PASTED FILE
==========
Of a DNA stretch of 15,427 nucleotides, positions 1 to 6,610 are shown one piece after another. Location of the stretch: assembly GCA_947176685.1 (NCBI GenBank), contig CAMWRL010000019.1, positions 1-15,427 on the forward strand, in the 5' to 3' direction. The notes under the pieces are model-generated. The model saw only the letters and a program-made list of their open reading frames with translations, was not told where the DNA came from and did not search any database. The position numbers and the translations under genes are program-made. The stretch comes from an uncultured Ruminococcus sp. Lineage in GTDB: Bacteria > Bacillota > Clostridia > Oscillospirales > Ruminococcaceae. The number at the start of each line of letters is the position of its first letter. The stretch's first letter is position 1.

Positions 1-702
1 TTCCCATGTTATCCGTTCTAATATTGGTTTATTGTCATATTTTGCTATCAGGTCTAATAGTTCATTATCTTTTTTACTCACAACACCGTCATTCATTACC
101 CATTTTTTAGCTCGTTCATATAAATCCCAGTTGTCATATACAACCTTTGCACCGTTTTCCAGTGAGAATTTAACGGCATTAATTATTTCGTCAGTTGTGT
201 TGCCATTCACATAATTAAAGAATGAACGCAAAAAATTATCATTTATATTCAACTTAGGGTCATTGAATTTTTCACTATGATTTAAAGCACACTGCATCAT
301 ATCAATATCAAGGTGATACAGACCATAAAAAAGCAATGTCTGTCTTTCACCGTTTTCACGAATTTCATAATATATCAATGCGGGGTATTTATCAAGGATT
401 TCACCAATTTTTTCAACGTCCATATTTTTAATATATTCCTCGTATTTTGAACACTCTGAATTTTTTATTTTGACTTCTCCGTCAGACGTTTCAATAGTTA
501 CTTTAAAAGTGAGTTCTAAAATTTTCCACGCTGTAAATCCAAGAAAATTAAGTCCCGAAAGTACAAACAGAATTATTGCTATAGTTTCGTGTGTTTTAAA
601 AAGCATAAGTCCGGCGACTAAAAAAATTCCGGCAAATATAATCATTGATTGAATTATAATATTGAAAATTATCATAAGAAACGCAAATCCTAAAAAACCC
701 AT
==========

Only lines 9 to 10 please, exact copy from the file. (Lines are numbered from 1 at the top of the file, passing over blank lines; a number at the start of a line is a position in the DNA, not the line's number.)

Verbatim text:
601 AAGCATAAGTCCGGCGACTAAAAAAATTCCGGCAAATATAATCATTGATTGAATTATAATATTGAAAATTATCATAAGAAACGCAAATCCTAAAAAACCC
701 AT